Leaving a political party
When the anti-defection law is attracted
by Joginder Singh Toor in THE TRIBUNE
Developments in Punjab, with the ouster of its Finance Minister Manpreet Singh Badal from the Cabinet and the Shiromani Akali Dal, withdrawal of support by 16 Karnataka MLAs to the ruling BJP, their consequential disqualification by the Speaker and its getting upheld by the state’s High Court have triggered a debate on the application of the anti-defection law. Earlier in August 2003 in UP 13 BSP MLAs, who formed a new party and shifted their support to Mulayam Singh Yadav’s Samajwadi Party to oust Mayawati from the government followed by 24 other MLAs, had to suffer disqualification following a judgment of the Supreme Court. The Speaker had recognised the split under the then existing provisions and refused to disqualify those members.
The anti-defection law came into existence in 1985 as a result of frequent defections by individual members generally known as the Aya Ram Gaya Ram factor. Articles 102 and 191 of the Constitution of India were amended so as to provide that a person shall be disqualified for being a member of either House of Parliament or the Legislative Assembly of a state if he is disqualified under the Tenth Schedule, which too was added by way of the 52nd Amendment of the Constitution. The Tenth Schedule exhaustively and strenuously prohibited defection by any member of Parliament or a Legislative Assembly having been elected on a symbol allotted by a political party, except by way of a split by at least one-third of the members of such House or by an independent member joining a political party.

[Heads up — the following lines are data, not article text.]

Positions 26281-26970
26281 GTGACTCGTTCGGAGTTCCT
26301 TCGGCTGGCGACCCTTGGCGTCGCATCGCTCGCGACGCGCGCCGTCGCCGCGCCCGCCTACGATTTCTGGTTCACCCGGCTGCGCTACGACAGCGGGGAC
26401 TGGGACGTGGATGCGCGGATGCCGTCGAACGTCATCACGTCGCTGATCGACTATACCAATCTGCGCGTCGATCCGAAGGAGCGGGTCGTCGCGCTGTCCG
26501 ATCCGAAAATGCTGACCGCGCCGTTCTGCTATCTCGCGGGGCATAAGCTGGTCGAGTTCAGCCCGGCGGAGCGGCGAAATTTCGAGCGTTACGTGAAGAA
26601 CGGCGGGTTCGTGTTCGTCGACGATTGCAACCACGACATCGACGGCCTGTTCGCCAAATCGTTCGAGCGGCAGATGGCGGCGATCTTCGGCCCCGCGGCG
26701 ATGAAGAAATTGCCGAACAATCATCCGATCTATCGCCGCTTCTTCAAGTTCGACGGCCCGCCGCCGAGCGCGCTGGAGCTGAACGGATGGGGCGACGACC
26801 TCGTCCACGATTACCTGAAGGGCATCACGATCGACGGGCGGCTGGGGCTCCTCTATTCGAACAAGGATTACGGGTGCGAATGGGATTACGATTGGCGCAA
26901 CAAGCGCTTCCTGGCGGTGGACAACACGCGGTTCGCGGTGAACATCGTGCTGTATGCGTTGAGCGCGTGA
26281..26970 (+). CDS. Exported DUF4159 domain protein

In 2003 a major change took place in the anti-defection law (The Tenth Schedule). Dinesh Goswami, Chairman of the Committee on Electoral Reforms, as well as the Law Commission in its 170th report recommended that Paragraph 3 of the Tenth Schedule, allowing defection on the basis of a split by one-third members of a political party encourages bulk defection while individual defections are discouraged and not allowed.
As a result, the 91st amendment of the Constitution was made in 2003 which came into effect on January 1, 2004. The amended provisions disallowed defection by any number of members by way of a split. The provisions in the Tenth Schedule have been redefined. A split is not allowed now by any number of members. However, merger of two political parties is permitted which does not attract any disqualification.
After deleting Paragraph 3, regarding split, the Tenth Schedule retains the provision regarding the merger of political parties. It provides that “a member of a House shall not be disqualified under Sub Paragraph (1) of Paragraph 2 where his original political party merges with another political party and he claims that he and any other member of his original political party-(a) have become members of such other political party or as the case may be, of a new political party formed by such merger”. And if those who have not accepted the merger and opted to function as a separate group, then from the time of such merger they shall be deemed to belong to the political party they originally came from. The merger of the original political party of a member of a House shall be deemed to have taken place if and only if not less than two-thirds of the members of the legislative party concerned have agreed to such merger.